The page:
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Can a person with jaundice in the past donate blood?

Q: I am 46 years old. I do not have any major problems such as diabetes, BP, etc. My blood group is O positive. I had an attack of jaundice 23 years back. I had donated blood on a few occasions after about three years of my getting jaundice, but when I recently approached a blood bank, they refused to accept my blood. This was because I had indicated my history of jaundice in their application form. Can I donate blood?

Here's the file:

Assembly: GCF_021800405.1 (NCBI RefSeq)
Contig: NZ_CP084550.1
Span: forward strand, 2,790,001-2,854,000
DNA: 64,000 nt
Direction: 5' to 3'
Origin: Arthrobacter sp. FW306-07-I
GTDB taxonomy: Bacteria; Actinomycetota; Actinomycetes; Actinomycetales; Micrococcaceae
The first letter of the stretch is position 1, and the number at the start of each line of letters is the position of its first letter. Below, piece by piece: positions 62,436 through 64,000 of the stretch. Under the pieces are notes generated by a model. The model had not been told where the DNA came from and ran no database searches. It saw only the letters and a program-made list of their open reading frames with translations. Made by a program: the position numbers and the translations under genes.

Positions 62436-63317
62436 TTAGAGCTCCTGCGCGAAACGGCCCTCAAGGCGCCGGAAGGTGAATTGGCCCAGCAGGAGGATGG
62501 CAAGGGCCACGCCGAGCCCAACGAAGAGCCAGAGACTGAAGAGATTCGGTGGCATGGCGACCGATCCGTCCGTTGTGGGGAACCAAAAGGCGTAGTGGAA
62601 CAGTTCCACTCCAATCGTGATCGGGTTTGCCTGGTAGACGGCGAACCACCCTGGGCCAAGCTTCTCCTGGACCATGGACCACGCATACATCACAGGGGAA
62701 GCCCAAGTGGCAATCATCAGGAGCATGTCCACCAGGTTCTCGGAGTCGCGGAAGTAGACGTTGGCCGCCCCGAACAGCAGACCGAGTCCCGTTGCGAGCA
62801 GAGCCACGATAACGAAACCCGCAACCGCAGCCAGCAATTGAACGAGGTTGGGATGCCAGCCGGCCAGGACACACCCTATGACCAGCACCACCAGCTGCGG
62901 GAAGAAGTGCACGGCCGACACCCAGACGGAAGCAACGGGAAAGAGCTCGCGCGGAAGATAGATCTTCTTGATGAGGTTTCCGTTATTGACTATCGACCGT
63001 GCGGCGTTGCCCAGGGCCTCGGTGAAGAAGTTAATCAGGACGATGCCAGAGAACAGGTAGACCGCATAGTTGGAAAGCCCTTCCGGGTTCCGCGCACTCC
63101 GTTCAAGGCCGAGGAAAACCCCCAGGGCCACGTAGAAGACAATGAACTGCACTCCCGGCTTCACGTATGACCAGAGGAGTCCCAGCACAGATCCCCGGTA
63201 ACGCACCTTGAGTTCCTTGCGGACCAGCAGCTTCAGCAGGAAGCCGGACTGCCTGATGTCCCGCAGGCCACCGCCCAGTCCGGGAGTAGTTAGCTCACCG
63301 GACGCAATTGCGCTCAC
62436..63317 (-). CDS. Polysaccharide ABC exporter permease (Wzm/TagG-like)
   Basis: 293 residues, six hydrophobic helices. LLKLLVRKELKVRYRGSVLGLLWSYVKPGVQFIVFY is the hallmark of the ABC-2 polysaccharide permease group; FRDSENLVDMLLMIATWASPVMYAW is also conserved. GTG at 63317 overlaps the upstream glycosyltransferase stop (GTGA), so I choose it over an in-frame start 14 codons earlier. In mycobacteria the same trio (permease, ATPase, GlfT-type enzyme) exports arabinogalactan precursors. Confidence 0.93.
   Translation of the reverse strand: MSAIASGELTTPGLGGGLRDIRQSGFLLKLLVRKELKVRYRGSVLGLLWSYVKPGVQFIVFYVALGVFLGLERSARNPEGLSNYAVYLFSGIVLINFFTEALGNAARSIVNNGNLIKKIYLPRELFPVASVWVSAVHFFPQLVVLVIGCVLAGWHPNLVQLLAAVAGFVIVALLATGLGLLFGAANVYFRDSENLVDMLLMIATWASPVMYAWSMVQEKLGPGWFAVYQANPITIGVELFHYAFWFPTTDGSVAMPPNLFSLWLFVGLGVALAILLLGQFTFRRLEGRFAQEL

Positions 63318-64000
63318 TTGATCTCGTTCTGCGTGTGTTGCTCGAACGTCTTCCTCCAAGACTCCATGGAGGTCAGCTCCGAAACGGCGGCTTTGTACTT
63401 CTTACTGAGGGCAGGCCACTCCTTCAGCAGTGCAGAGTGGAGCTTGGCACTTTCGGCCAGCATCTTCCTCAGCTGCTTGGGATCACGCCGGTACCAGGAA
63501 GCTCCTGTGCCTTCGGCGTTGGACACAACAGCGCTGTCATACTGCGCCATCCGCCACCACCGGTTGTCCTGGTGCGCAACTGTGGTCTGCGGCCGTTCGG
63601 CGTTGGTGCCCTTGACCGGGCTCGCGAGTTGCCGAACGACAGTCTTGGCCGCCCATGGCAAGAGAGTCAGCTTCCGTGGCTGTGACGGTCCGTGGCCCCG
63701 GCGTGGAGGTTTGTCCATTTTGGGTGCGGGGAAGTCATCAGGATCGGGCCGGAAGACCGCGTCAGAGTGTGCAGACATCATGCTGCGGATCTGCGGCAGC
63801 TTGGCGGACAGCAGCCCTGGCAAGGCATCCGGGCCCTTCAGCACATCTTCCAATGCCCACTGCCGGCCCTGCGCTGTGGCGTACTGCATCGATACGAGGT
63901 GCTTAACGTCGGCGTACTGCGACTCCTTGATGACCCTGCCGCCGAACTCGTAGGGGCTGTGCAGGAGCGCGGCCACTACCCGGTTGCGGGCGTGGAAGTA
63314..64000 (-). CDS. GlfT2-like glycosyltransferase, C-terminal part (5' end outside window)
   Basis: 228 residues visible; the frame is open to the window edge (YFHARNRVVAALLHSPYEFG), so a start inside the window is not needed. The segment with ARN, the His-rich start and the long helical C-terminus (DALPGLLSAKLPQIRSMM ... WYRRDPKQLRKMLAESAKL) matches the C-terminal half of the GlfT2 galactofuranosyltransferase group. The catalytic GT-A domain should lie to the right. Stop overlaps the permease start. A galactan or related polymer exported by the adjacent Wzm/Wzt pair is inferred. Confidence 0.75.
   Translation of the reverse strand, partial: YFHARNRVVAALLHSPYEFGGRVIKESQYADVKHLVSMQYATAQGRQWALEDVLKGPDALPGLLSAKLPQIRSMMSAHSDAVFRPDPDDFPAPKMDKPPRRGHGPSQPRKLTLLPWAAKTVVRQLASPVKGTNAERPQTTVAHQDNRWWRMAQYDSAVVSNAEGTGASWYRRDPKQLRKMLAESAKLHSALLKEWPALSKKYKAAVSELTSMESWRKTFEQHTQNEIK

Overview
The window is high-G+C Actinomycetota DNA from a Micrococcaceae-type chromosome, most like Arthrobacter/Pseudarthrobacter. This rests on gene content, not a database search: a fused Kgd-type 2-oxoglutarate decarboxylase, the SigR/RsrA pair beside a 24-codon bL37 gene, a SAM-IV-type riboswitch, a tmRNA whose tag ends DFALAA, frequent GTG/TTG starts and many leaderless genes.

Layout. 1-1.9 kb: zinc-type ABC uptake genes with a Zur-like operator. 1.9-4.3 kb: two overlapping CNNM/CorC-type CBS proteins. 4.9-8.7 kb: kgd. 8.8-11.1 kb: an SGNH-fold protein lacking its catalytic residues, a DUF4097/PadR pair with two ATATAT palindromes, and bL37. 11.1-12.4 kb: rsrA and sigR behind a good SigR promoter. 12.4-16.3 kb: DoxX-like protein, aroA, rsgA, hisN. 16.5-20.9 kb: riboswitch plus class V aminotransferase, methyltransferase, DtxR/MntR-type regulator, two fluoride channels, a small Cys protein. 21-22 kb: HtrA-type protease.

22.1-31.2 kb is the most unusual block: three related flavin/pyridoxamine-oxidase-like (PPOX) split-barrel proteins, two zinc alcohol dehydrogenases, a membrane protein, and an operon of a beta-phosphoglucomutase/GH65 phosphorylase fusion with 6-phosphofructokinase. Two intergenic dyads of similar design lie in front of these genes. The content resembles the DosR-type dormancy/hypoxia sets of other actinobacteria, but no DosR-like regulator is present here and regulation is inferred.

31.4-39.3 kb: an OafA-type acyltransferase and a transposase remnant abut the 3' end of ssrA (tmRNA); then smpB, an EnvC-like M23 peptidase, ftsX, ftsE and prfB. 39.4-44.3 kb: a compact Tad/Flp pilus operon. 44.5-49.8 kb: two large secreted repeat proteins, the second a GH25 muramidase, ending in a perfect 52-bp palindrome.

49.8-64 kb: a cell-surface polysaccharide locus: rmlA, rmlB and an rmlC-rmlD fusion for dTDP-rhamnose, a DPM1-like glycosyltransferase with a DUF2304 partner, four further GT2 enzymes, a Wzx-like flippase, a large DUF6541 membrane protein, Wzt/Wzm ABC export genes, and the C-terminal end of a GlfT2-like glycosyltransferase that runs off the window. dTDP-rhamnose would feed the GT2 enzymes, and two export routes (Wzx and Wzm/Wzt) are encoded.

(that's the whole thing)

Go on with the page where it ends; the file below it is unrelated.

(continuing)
A:The guidelines for blood donation vary from country to country and sometimes even in different blood banks. A person's suitability to donate blood depends on two general considerations that the donation will not be injurious to the donor, and that the donated blood will not be unnecessarily hazardous to the recipient. The American Red Cross Guidelines and the U.S. FDA Guidelines state that if an individual has suffered from hepatitis caused by a virus (hepatitis B or C, cytomegalovirus (CMV), Epstein-Barr virus), or unexplained jaundice after the age 11, one cannot donate blood. Non-infective jaundice or hepatitis that is due to something other than a viral infection (medications, Gilbert's disease, bile duct obstruction, alcohol, gallstones or trauma to the liver) does not preclude blood donation.


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